Thursday, May 21, 2009

Super-Powered Comics: Batman R.I.P. and Heart of Hush

So, DC has decided once again to remove Bruce Wayne from play. Unlike the nineties attempt at the storyline, Knightfall, we are actually claiming to have killed the Batman instead of just crippling him.

The thing that amazes me most is that we have done the Last Batman Story before (thought even it had a sequel). I cannot think of a better end to Batman’s story than The Dark Knight Returns, but it doesn’t look like DC cares to do things that way.

Like I mentioned in my review of the Umbrella Academy, Grant Morrison is a talented writer with an inability to reign himself in. His editors don’t seem to care to do so either, and it often leaves his storytelling rather incoherent. His run on Batman has been rather bland, with only the “Club of Heroes” storyline shining through the dullness. His obsession with integrating seventy years of continuity in to Batman’s history oftern supplants good stories and it showed in the book. It is sort of like Alan Moore’s Supreme with all the quality drained free.

So when we get in to “Batman: R.I.P.” it should be a surprise to no one that the continuity bits go in to overdrive. We get dozens of obscure villains, references to the most obscure of Batman tales, and a hero that spends most of the storyline tripping on a poisonous psychedelic. And through most of it, as a reader I honestly could not buy most of the issues Bats dealt with as any kind of problem. Not as he is normally portrayed. Morrison ignores that characterization in favor of his own psychotropic form of story. The revelations that come in the story are uninspiring and even Batman’s final fate seems weak. Of course, his story continues in Final Crisis, a story that makes “R.I.P.” look like Goodnight Moon in terms of complexity.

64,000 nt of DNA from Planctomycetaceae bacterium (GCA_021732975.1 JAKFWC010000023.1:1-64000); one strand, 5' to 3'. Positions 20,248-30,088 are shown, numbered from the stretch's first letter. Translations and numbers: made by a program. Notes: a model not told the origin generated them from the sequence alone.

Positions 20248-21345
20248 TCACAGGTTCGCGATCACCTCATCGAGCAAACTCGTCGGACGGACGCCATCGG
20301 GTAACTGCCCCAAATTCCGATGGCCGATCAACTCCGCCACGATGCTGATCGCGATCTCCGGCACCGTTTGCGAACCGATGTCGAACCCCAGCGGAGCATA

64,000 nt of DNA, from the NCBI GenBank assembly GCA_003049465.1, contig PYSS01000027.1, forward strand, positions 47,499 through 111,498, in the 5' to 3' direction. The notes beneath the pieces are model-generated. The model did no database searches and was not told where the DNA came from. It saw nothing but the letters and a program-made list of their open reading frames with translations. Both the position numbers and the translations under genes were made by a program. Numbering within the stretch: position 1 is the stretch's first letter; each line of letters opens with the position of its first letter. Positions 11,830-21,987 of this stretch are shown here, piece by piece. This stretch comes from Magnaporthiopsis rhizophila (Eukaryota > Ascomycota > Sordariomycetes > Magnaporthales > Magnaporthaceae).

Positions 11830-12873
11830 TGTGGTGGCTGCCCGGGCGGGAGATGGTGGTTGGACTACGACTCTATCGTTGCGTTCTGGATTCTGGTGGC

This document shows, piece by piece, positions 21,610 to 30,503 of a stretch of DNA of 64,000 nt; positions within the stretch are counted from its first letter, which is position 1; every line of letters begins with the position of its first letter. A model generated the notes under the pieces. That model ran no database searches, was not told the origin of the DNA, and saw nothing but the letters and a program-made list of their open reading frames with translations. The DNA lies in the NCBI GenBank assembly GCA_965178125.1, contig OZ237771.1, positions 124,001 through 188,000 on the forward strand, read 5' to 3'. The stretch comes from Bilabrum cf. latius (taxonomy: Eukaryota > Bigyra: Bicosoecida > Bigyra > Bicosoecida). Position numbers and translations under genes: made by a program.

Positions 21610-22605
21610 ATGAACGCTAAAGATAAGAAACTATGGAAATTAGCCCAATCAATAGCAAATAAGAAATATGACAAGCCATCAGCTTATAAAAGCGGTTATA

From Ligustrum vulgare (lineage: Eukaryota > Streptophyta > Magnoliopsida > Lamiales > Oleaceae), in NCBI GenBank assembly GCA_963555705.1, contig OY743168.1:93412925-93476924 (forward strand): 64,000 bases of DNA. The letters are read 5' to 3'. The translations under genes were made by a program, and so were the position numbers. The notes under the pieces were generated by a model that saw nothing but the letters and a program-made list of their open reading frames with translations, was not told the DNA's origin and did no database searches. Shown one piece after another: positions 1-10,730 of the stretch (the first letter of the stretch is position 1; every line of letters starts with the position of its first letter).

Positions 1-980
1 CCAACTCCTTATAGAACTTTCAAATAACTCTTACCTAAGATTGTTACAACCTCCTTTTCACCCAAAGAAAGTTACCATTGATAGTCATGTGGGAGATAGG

The book’s only real saving grace is art by Tony Daniel, but even he doesn’t quite fire on all cylinders. The art often feels like he is trying way to hard to ape the art style of Ethan Van Sciver. Batman deserves so much better than this. Not Recommended.

We get something a little better in the form of Paul Dini’s “R.I.P.” tie-in, Detective Comics’ “Heart of Hush”. “Heart of Hush” not only gives us a creditable, understandable plot and threat to Batman and Catwoman, it also takes a mess of a villain and finally makes him the threat he deserves. After meandering around the Bat-universe with no purpose, Thomas “Hush” Elliott finally realizes his place as a big name Bat-villain. And all it took was some open heart surgery on Catwoman.

Dustin Nguyen has been flitting about the Bat-verse for quite some time now, but he really shines on these pages. I’m sure his art style is not everyone’s cup of tea, but he combines the right level of Jim Lee-style cool with an Alex Maleev kind of grit to make a style uniquely suited for Batman.

While it would by no means work as “The Last Batman Story”, “Heart of Hush” definitely pushes the Bat-universe forward in an understandable and entertaining way, and sets up an important storyline for the post-Bruce Wayne era of Batman. Recommended.

What I take away from the supposed final stories of Bruce Wayne is quite simple. DC is barking up the wrong tree when it looks at who should be the architect of the Batman titles. Clearly, Paul Dini is far and away more prepared to take the books in a positive direction. Instead he will soon be writing Bat-periphery books, albeit two of them. While Morrison will get the new flagship title Batman & Robin, you will see Dini on both Streets of Gotham (where you can expect to see Hush) and Gotham City Sirens (starring Catwoman & Harley Quinn!) My suggestion: skip over Morrison’s work and go straight for Dini’s titles. Even without Batman, his titles are sure to give more of that Gotham City grit we all new and loved from his Batman the Animated Series. Not to mention cohesive, engaging, entertaining stories. And what more can you ask for in a good comic?

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